WASHINGTON -- Jordan's King Abdullah II, who will host President Bush this week during emergency talks on Iraq, said yesterday that the Middle East faced the prospect of three simultaneous civil wars erupting.
"We're juggling with the strong potential of three civil wars in the region, whether it's the Palestinians, that of Lebanon or of Iraq," the Jordanian king said on ABC's "This Week."
He said that as a result, "something dramatic" had to come out of this week's Amman meetings between Bush and Prime Minister Nouri al-Maliki of Iraq. "I don't think we're in a position where we can come back and revisit the problem in early 2007," he told interviewer George Stephanopoulos.
However dire the situation is in Iraq, Abdullah said he's more worried about escalating violence in Lebanon and the battles between the Israelis and Palestinians.
"When it comes to things exploding out of control, I would put today, as we stand, Palestine and probably a close tie with Lebanon," he said. "Iraq, funny enough, although as concerned as I am with Iraq and the major problems that might bring to us, is in a third position."
The United States, he said, needs to look at the "total picture" and be ready to talk with all parties in the area -- including Syria and Iran -- about a range of issues.
"We can possibly imagine going into 2007 and having three civil wars on our hands," Abdullah said. "And therefore, it is time that we really take a strong step forward as part of the international community and make sure we avert the Middle East from a tremendous crisis that I fear."
With parts of Iraq approaching, or already in, anarchy or civil war, the Bush administration is reaching out to traditional Arab allies in an effort to help stem the violence. Vice President Dick Cheney flew this weekend to Saudi Arabia for three hours of talks with its King Abdullah, and Bush and Maliki are scheduled to meet in Jordan on Wednesday and Thursday for crisis talks.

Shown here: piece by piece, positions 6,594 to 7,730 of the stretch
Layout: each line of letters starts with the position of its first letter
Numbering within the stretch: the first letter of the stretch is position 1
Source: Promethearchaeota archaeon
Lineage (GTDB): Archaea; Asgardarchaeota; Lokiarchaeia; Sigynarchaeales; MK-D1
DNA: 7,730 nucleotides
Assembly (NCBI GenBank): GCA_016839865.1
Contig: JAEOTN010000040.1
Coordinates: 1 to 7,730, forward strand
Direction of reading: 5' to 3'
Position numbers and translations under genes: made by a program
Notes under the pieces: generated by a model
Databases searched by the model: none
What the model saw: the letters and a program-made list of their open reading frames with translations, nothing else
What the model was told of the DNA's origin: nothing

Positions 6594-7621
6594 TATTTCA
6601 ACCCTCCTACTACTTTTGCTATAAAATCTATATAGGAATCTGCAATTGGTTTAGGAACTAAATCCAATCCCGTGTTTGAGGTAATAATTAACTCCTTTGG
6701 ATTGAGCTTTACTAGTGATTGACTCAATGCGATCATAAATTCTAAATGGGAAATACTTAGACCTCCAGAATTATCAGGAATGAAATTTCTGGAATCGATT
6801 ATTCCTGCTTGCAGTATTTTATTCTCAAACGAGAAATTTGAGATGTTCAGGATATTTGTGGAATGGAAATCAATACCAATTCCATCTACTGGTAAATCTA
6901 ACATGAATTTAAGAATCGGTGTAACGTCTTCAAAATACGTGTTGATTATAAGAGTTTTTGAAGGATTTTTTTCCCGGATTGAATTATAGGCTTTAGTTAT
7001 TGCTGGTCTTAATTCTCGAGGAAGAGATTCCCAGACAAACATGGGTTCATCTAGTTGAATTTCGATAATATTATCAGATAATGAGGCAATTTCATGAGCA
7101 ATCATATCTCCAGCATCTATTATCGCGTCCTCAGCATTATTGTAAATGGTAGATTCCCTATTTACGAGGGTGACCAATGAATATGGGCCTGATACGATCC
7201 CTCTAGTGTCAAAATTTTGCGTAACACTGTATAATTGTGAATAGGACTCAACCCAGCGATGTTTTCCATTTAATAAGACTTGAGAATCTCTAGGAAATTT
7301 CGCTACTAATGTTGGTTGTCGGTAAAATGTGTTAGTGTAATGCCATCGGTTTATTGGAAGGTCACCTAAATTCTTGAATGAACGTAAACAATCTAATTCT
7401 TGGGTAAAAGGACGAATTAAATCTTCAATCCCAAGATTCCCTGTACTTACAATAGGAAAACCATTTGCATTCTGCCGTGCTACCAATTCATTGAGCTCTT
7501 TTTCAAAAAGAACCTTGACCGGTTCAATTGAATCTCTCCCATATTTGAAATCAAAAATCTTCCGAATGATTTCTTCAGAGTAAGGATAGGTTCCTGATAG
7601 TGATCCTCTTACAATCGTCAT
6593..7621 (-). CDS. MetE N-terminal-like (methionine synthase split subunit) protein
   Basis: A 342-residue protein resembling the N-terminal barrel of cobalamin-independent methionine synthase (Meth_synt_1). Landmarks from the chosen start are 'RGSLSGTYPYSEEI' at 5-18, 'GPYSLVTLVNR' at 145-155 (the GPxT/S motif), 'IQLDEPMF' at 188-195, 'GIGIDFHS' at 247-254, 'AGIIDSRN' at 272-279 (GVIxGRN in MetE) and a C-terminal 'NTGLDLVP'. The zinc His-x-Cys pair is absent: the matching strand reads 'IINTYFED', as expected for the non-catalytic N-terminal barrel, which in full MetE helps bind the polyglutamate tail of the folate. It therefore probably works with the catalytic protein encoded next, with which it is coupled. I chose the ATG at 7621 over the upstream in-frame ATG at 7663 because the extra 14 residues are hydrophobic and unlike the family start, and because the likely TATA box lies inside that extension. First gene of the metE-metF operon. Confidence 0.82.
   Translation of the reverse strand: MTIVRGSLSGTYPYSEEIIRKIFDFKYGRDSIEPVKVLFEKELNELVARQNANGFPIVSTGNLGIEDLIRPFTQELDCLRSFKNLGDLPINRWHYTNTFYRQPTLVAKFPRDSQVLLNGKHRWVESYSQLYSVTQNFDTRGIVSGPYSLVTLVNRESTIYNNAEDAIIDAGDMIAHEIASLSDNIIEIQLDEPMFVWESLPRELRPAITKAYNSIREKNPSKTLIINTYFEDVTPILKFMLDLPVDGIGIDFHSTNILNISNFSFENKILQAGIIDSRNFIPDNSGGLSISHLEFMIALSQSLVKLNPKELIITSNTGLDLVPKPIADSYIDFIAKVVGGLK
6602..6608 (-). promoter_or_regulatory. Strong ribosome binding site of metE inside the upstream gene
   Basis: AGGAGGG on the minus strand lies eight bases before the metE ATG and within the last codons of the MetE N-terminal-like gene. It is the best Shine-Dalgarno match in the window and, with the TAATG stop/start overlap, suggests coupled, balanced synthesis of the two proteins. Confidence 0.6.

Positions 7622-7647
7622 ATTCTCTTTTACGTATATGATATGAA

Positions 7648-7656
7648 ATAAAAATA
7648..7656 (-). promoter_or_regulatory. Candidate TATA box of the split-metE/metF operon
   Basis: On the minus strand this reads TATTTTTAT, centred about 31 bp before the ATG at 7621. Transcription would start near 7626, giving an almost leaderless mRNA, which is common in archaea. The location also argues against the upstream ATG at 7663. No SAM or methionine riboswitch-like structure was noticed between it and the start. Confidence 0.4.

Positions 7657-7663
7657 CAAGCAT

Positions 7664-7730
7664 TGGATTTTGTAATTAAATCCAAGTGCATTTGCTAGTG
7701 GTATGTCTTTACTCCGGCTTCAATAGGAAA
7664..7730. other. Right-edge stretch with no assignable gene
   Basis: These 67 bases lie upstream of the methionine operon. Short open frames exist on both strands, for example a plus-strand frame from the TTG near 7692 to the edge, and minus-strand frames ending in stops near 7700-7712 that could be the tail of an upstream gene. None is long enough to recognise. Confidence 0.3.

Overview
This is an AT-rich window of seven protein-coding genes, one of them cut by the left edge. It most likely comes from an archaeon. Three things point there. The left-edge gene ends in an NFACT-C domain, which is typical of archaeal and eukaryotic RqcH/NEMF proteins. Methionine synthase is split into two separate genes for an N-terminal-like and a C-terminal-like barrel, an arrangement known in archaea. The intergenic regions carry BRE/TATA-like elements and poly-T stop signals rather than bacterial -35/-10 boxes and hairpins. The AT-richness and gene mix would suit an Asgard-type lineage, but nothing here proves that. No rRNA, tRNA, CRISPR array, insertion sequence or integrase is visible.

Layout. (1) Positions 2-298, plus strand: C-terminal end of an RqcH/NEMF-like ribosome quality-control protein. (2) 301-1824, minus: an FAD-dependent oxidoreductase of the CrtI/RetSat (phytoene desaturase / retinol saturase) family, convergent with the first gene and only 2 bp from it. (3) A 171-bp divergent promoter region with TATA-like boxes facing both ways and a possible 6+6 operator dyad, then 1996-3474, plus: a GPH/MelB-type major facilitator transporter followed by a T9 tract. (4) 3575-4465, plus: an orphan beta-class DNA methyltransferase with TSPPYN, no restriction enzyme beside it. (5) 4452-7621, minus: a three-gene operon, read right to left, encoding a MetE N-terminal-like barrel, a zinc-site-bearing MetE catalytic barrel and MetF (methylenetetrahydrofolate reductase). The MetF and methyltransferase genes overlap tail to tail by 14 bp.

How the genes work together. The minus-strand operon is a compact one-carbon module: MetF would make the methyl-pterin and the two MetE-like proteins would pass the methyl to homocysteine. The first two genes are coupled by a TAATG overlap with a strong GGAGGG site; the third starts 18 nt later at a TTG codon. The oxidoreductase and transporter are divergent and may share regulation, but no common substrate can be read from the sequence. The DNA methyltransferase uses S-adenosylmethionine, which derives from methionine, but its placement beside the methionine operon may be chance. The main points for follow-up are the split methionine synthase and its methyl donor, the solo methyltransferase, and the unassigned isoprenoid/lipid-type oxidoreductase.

Saudi Arabia, Jordan, and other Sunni Arab nations close to the United States have voiced concern about Shi'ite Iran's growing influence, and its involvement in all three regional conflicts. Many Iraqi leaders, as well as Shi'ite militants there, have close ties with Iran, which also provides funds and support for Hezbollah in Lebanon and Hamas in the Palestinian territories.
The rising power of Iran has the governments especially concerned about any possible American withdrawal from Iraq, a development that some believe could lead to a regional war between Sunnis and Shi'ites.
Also on "This Week," Senators Richard Durbin, an Illinois Democrat, and Sam Brownback, a Kansas Republican, voiced frustration with Iraq's leaders. Durbin said the United States should tell Maliki to disband the largely Shi'ite militias and death squads and to govern the country "in a responsible fashion" or face an eventual American withdrawal. Brownback said he opposed setting any timetable for withdrawing troops, but that "I think what we've got to do is go around the Maliki government in certain situations."
Jordan's Abdullah said as well that the Maliki government had to improve immediately and become more inclusive.
"They need to do it now, because, obviously, as we're seeing, things are beginning to spiral out of control," he said. "There needs to be some very strong action taken on the ground there today."
On CNN's "Late Edition," Mowaffak al-Rubaie, Iraq's national security adviser, cast the conflict as one against extremism. He said Islamic movements around the region were sending funds and fighters to Iraq to take on the government and the American forces.